HTTP and TCP are both protocols that are used for communication between devices on a network. The main difference between is that HTTP is a stateless protocol while TCP is a stateful protocol. This means that with HTTP, each request is independent of all other requests. With TCP, each request is dependent on all other requests. This difference can impact the scalability of a system.
This depends on your system design goals. If you need to create a system that can handle large amounts of traffic, then HTTP may be the better option because it is stateless and can therefore scale more easily. If you need to create a system with reliable data transfer, then TCP may be the better option because it is stateful and can ensure that data is not lost in transit. Ultimately, the decision of which protocol to use should be based on your specific system design requirements.
TCP is what's known as a connection-oriented protocol. This means that before any data can be transmitted, a connection must first be established between the two devices. Once the connection is established, data can flow freely back and forth between the devices. Importantly, TCP guarantees that all data will be delivered in the same order in which it was sent—no matter how long it takes. This makes TCP an ideal protocol for applications where data integrity is critical, such as email or file transfer.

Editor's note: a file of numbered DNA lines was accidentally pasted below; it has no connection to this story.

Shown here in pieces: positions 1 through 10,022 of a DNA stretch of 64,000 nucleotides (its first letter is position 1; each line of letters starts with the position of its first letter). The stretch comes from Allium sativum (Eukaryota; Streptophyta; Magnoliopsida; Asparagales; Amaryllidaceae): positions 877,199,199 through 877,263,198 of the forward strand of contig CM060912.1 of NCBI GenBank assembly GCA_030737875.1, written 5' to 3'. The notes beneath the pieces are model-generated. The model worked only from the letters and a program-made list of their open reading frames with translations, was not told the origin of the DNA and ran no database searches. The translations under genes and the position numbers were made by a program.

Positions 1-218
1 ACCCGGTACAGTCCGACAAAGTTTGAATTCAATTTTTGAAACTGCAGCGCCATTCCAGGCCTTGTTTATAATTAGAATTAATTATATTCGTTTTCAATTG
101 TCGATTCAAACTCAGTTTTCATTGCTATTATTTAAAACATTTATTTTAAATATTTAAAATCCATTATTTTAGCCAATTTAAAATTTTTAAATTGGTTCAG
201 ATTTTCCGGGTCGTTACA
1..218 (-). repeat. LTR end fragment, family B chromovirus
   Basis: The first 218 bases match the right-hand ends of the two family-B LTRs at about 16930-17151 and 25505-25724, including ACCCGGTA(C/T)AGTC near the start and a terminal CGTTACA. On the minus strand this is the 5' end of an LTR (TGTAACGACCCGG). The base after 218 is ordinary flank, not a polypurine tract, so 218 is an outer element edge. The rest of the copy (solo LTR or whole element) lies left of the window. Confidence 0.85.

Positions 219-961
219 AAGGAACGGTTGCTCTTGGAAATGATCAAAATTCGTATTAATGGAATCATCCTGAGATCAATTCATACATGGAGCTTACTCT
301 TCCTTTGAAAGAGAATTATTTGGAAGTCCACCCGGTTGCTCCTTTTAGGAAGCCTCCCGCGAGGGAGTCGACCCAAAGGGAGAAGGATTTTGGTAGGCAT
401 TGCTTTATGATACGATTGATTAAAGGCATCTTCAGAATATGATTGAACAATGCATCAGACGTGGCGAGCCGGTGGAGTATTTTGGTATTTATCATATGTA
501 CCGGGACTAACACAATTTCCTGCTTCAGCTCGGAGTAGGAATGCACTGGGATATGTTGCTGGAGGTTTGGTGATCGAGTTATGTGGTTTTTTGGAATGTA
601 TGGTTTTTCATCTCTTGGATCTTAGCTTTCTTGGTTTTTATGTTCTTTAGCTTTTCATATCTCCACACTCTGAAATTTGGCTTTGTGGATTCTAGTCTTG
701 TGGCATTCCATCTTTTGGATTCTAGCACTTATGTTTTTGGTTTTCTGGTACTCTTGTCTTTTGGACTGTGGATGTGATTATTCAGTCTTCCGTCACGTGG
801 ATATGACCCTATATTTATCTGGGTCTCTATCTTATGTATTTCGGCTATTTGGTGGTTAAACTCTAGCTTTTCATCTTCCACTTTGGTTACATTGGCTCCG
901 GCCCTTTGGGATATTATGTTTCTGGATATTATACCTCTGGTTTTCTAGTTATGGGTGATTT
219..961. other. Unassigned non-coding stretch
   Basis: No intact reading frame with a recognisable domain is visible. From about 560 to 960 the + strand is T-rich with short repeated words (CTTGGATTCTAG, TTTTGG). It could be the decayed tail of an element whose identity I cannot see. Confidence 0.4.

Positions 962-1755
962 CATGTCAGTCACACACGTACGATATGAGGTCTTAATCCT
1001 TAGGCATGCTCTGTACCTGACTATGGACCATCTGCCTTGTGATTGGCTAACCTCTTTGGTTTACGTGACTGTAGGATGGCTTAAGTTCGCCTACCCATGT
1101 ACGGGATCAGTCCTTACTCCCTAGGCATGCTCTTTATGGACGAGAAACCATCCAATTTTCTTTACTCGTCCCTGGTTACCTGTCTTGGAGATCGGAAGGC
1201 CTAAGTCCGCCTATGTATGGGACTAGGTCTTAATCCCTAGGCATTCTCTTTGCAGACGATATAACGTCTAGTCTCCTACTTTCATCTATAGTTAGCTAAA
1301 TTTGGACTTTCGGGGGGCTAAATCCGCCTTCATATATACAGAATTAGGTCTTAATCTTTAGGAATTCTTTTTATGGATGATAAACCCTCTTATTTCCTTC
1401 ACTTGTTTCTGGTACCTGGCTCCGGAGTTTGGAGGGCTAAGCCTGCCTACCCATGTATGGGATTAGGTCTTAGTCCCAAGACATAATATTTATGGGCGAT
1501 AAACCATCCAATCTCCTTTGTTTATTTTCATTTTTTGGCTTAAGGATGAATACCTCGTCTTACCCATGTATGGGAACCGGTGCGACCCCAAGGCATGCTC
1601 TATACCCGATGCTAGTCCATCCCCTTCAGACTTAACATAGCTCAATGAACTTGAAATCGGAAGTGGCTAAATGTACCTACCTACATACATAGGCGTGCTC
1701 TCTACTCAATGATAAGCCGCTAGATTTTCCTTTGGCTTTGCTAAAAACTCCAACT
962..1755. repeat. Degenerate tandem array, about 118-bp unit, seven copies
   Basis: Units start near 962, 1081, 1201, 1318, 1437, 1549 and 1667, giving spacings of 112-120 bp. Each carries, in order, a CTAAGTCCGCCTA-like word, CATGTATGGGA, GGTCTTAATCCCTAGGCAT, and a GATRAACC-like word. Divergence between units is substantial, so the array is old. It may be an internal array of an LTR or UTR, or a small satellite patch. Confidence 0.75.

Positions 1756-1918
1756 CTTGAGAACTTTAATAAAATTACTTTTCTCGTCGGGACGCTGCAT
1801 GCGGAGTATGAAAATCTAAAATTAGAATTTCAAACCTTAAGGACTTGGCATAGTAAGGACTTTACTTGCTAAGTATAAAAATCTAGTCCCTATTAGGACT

HTTP, on the other hand, is known as a stateless request-response protocol. This means that each request is independent of all other requests—there is no need to establish a connection before transmitting data. This also means that HTTP cannot guarantee that data will be delivered in the same order in which it was sent. However, this drawback is offset by the fact that stateless protocols are much simpler to implement than connection-oriented protocols. This makes HTTP an ideal choice for applications where speed and simplicity are more important than data integrity, such as web browsing or streaming video.